Visionary artist Leigh McCloskey isn’t your typical Hollywood actor.
In the late 19th century, Southern California attracted misfits, idealists, and entrepreneurs with few ties to anyone or anything. Swamis, spiritualists, and other self-proclaimed religious authorities quickly made their way out West to forge new faiths. Independent book publishers, motivational speakers, and metaphysical-minded artists and writers then became part of the Los Angeles landscape. City of the Seekers examines how creative freedom enables LA-based artists to make spiritual work as part of their practices.
It's almost impossible to believe that Leigh McCloskey's visionary art comes from the same place as a guy who once played a ponytailed yoga instructor on 3rd Rock From the Sun, or someone named "Drake Faraday" in a soap opera. Yet the artist's seemingly bottomless well of creativity is manifested not just in his acting, but in every part of his life and living space—especially his awe-inspiring painted library of occultism and esoterica.
Born and raised in the LA area, McCloskey studied acting at Juilliard in order to understand the inner workings and motivations of different archetypes. But while he’s made a career out of playing complicated characters—often villains—he's always been an artist, or, as he more accurately calls himself, a "visual philosopher."
It was the very same impetus to connect with people through energy that led McCloskey to explore a deeper archetypal structure by first illustrating the tarot 30 years ago. Since then, his paintings, drawings, and illustrations have been recognized by the likes of Keith Richards, who used parts of McCloskey's hand-painted Grimoire (Book of Magickal Spells) as background visuals on a Rolling Stones tour; as well as Flying Lotus, who featured McCloskey's art on the cover of his third studio album, Cosmogramma.
Meanwhile, McCloskey has been writing about arcane topics such as the Kabbalah and William Blake, and has established an organization called the Olandar Foundation for Emerging Renaissance (OFFER). He and his wife Carla have also been hosting regular gatherings and discussion groups examining eastern and western traditions, as well as everything from theosophy and perennial philosophy to Jungian psychology.
In the vein of Jung, McCloskey likens the home to the human psyche; stepping inside his is like venturing into an immersive theatrical experience. Inside, deities and their secrets and revelations come to life in an all-encompassing painted library, whirling like dervishes in a psychedelic dance of the senses.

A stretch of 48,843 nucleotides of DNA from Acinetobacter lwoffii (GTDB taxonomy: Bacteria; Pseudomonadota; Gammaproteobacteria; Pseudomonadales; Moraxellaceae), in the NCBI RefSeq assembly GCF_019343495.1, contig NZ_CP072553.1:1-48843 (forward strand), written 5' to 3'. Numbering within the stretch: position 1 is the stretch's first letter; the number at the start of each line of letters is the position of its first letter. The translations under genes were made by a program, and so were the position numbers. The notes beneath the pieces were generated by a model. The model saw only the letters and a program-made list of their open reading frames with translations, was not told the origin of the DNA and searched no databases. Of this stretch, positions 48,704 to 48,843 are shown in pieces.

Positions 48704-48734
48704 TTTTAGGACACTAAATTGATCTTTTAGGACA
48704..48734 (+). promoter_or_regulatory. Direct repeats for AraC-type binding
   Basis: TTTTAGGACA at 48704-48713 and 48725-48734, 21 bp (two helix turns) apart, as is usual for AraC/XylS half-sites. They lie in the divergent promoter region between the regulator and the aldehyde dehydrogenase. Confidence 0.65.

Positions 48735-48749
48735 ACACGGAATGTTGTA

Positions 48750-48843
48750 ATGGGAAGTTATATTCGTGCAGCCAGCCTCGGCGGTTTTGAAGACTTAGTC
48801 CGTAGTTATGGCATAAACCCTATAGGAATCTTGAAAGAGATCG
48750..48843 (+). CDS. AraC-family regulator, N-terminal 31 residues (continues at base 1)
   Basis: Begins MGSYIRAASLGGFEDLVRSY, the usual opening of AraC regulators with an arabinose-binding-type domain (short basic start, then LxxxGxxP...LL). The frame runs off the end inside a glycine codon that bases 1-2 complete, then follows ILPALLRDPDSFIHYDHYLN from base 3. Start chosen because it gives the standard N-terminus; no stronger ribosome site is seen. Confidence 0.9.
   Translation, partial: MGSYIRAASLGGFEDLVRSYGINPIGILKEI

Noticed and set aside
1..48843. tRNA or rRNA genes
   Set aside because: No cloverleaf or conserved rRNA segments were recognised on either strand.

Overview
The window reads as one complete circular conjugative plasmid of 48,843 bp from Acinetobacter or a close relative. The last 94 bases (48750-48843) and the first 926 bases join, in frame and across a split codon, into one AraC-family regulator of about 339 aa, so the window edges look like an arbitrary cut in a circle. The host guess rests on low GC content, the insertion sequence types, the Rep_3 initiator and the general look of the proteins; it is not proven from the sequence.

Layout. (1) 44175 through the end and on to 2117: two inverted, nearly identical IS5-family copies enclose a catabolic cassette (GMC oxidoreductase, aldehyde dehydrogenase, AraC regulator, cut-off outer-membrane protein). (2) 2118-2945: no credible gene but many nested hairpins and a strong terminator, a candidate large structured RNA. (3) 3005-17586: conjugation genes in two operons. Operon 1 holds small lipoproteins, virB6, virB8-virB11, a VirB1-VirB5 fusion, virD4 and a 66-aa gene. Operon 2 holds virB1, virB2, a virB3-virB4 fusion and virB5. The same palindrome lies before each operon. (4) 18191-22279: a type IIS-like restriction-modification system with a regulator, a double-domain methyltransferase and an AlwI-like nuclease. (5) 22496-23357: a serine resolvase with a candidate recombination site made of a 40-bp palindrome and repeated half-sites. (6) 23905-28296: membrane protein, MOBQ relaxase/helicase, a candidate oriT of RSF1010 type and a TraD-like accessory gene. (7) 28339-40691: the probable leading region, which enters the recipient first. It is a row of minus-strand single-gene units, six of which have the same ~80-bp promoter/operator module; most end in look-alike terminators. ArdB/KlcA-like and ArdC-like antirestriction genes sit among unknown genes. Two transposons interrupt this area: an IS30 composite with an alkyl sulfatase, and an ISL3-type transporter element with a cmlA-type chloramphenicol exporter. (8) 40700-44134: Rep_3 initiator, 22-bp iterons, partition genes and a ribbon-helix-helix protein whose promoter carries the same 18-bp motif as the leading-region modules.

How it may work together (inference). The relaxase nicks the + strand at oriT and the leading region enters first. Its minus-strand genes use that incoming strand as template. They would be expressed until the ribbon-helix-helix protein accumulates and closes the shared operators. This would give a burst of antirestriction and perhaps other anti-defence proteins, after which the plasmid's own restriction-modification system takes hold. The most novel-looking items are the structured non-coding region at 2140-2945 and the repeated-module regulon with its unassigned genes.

Describing his house, McCloskey tells The Creators Project, "Everything is about the interconnected psyche, meaning that every room has a different conversation. So when we ascend, we pass through the domestic plane, the question of, 'How do we live together?' And when we ascend into the living library, into the painted cave, we return to the primary technology of paint, storytelling, and imagination."
McCloskey began working on his library after 9/11, when he started to not only question how to proverbially love his neighbor, but how to actually “live the intimacy of the truth of the human heart.” He set out to navigate and explore the unknown mechanisms behind the collective human experience, thus allowing his unconscious to materialize.
"It's an indigenous way of working, which is not to illustrate anything, but to evoke, to embody, to draw forth," McCloskey says. "Suddenly you oxygenate: you're actually able to have a type of spaciousness that isn't any one thing, but draws almost in a type of nonlocal, nonlinear sense. And what you were looking at was not the problem, and that's not what you're actually solving. It was this larger, more spacious perspective that allowed you to breathe [...] to essentially shut your eyes, to trust your energy. And from the energy comes the optics."
Appropriately, McCloskey has christened his library "the Hieroglyph of the Human Soul." Amidst the textured painted spines of bibles and compendiums on art and religion are secret canvases revealing hidden deities, and even more painted patterns on family photo albums. Even the ceiling and walls are painted to call attention to the idea that we are all facets of a great cosmological kaleidoscope of creativity. This leads to yet another unexpected surprise: McCloskey's entire library and its paintings are all in 3D, taking on an entirely new perspective with the help of 3D glasses.
"I wasn't expecting it to be 3D; I didn't figure out how to do it," McCloskey says. "It was inherent in the questions I was asking, as if consciousness itself is saying, 'You see, I'm far more clever than you think I am, because you think I'm as clever as you are, and you're not that clever.'"
Regardless of the nature of his creative encounters, McCloskey's artistic journey always brings him back home, which is really the point. "This is not, in a way, symbols to represent something. This a literal embodied symbolism, meaning this is my home: this is private space, this is intimate space," McCloskey explains. "Only when you return to what is intimate in your human heart can you find the truth that you are not alone, but that you are in all ages simultaneously, and you are woven of the entire whole and holy story of being human."
Visit Leigh McCloskey’s website here.